Contributing writer Mark Scardina made some interesting observations. He writes the following:


The OmniGo 100 as shipped has limited PC Card support. Though the GEOS operating system can support different types of cards, the only type supported here are SRAM cards. I tried both linear Flash (Maxtor) and ATA Flash (SanDisk and IBM) and neither card was recognized. Modem cards were not recognized either. Since the HP OmniGo slot will take Type II cards, we might surmise that additional card support is planned.

Once an SRAM card is inserted, you are prompted to have it formatted. The OmniGo 100 insulates the user from the concept of files, directories, and drives. Instead of an application like Filer, the OmniGo comes with a Transfer program which allows you to back up data to the SRAM card. When you back up an application, all the files associated with that application are copied at once on an application by application basis. GEOS uses a DOS compatible file format which means you should be able to read the SRAM card in an HP Palmtop, a laptop, or a PC with a PC Card slot. Making sense of those files is another matter.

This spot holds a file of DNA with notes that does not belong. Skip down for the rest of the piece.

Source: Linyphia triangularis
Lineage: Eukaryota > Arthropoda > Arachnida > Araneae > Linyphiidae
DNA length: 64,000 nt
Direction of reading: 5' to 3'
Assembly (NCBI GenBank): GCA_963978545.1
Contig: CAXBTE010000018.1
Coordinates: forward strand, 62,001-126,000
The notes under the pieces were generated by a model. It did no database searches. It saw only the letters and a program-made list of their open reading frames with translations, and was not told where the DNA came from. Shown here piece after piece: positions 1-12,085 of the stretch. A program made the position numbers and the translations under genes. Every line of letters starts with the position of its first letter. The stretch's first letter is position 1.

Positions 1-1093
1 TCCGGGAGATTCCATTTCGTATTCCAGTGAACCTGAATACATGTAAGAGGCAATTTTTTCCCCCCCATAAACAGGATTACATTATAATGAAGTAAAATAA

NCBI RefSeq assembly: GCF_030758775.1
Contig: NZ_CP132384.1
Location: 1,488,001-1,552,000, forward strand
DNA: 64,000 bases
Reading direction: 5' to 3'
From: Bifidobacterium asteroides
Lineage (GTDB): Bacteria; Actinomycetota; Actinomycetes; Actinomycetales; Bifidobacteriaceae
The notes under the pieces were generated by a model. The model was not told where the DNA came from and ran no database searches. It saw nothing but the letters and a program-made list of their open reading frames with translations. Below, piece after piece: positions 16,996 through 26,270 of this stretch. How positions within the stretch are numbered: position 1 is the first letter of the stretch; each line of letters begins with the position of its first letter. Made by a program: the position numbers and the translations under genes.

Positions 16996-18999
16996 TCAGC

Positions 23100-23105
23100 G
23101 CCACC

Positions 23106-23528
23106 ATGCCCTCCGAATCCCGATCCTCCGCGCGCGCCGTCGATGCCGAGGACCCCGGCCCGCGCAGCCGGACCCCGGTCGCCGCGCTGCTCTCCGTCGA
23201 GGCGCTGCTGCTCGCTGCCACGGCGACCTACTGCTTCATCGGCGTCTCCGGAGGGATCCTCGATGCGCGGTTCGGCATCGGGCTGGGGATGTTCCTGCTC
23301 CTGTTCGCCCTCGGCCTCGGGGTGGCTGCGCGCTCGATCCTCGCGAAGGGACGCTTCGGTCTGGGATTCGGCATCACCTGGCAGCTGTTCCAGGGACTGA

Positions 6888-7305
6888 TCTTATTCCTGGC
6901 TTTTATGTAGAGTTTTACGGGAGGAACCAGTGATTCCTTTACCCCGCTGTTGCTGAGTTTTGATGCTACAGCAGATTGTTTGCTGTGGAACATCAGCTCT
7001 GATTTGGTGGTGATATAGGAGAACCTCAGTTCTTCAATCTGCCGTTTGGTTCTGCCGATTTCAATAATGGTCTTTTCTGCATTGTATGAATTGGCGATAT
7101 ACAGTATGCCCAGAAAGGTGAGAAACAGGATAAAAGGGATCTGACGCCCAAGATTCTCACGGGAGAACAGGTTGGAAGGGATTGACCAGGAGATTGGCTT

The Help file indicates that applications residing on a PC Card will automatically be added to the Home screen for launching. I was able to confirm this using several games that were written for the Zoomer (GEOS-based handheld) and ran quite well on the OmniGo. This means that additional software will be able to be run from a ROM or SRAM card.